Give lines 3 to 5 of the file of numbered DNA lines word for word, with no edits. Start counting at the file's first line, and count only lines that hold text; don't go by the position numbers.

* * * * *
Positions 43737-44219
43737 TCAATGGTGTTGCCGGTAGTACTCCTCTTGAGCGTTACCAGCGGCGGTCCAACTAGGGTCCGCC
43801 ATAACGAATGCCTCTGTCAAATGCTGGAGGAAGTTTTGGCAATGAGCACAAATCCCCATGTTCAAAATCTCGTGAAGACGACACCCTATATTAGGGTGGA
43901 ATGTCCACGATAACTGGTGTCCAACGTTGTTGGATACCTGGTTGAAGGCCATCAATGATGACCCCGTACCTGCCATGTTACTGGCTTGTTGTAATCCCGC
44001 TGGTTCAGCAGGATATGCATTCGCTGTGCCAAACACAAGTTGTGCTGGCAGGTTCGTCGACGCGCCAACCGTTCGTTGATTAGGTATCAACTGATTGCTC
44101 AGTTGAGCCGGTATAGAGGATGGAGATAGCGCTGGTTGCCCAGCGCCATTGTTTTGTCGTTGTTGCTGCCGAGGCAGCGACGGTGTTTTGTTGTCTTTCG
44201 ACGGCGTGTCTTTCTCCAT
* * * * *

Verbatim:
43801 ATAACGAATGCCTCTGTCAAATGCTGGAGGAAGTTTTGGCAATGAGCACAAATCCCCATGTTCAAAATCTCGTGAAGACGACACCCTATATTAGGGTGGA
43901 ATGTCCACGATAACTGGTGTCCAACGTTGTTGGATACCTGGTTGAAGGCCATCAATGATGACCCCGTACCTGCCATGTTACTGGCTTGTTGTAATCCCGC
44001 TGGTTCAGCAGGATATGCATTCGCTGTGCCAAACACAAGTTGTGCTGGCAGGTTCGTCGACGCGCCAACCGTTCGTTGATTAGGTATCAACTGATTGCTC